If your brother came into the US with inspection by US officials, you can introduce him to women who are US citizens and hope that he and one of them will fall in love with each other and marry each other. As a spouse of a US citizen, your brother would be an immediate relative of the citizen and can adjust status within the US.
If your brother has medical skills or language skills that are sought by the US Armed Forces, there is a program for qualifying persons to become US citizens.
Your brother should review the specific facts with his attorney to see whether he has any legal options.
As the brother of a U.S. citizen (only citizens can petition for brothers and sisters), there is a long waiting line. It is long for everyone, but even longer depending what country you are from. The fact that he is in the U.S. does not change the procedure unless he qualifies under 245(i). He would not have any status or be entitled to work in the U.S. while he was in the waiting line, unless something comes out of immigration reform in Congress. As the law is now, if he didn't qualify under 245(i),he would ultimately need to leave the U.S., get a waiver of the unlawful presence bar, and any other issues including any arrests or any other history that may make him inadmissible to the U.S. also needs to be evaluated.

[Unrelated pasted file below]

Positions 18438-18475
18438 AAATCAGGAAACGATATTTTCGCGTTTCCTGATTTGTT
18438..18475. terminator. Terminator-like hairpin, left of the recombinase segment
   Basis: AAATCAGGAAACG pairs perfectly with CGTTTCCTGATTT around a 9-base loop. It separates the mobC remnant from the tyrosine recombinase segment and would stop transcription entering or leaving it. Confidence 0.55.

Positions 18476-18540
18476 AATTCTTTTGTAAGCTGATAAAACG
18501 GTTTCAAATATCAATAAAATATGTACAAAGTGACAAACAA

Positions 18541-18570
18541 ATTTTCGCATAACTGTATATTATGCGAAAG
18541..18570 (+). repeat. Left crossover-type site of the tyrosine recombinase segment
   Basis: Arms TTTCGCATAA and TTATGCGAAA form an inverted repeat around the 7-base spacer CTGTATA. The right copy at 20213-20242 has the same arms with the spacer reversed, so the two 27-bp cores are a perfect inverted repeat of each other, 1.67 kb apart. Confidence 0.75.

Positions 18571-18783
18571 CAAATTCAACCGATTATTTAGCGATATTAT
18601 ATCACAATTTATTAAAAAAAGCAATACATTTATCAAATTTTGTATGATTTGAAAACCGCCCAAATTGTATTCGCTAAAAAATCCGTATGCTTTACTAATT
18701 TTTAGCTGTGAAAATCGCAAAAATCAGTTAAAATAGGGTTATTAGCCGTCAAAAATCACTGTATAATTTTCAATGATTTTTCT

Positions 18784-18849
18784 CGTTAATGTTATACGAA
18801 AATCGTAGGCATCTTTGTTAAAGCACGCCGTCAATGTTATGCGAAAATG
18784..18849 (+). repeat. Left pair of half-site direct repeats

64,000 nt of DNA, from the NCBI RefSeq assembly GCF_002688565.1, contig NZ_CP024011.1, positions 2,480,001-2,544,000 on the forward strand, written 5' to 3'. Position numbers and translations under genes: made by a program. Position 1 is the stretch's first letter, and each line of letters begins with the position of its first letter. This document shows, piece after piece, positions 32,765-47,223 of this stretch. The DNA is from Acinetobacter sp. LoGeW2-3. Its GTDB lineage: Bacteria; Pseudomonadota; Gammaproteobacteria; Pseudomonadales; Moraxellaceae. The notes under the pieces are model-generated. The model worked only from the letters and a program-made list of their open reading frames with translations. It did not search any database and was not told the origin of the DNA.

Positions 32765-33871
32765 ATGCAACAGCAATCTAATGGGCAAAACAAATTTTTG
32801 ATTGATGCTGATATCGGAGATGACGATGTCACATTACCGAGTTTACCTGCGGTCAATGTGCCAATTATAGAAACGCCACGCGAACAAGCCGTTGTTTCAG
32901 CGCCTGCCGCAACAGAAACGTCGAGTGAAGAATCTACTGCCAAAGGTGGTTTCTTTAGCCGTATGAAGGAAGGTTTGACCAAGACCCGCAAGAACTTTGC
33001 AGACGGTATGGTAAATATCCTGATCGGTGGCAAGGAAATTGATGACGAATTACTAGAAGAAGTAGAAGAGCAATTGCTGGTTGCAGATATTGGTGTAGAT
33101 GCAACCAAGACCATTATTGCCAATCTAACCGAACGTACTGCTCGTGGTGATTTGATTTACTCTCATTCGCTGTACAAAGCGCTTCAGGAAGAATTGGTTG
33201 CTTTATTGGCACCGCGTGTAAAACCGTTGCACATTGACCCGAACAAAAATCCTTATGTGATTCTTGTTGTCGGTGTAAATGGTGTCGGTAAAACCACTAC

This reply is intended only as general information and does not constitute legal advice in any particular case. This reply does not create an attorney/client relationship.
I agree with my colleague's analysis. There is a long waiting line when it comes to petitions for siblings.
The above information does not constitute legal advice, and is intended only as general information. You should speak with an attorney to discuss your individual case, as not all facts are known at this time.
Agreed. It will take a long time to get through the process.
This answer addresses only general circumstances and is not intended to be actual legal advise. Before acting on this or any other information, please consult an attorney directly.
About 12 years. If he is not in status he must leave the US for 10 years.
The above is intended only as general information, and does not constitute legal advice. You must speak with an attorney to discuss your individual case.
Although the Visa Bulletin (a Dept. of State document published every month to help people track visa waiting times) might suggest a waiting time of 12 years, analysis of visa waiting times often suggests far longer waiting times. Consider: the government is currently dealing with I-130 petitions filed for Mexican siblings before August 15, 1996. A year ago, the government was dealing with petitions filed before May 22, 1996. So the list has moved forward less than 3 months in a year.
As an attorney, I've actually reached the point where I refuse to file I-130 petitions for siblings, especially if they are from high-demand countries (Mexico and Philippines), because the waiting lists are so long and move so slowly.
If your brother is eligible for DACA, help him file that application.
If your brother marries a U.S. citizen, then she can provide a far faster route to legal status.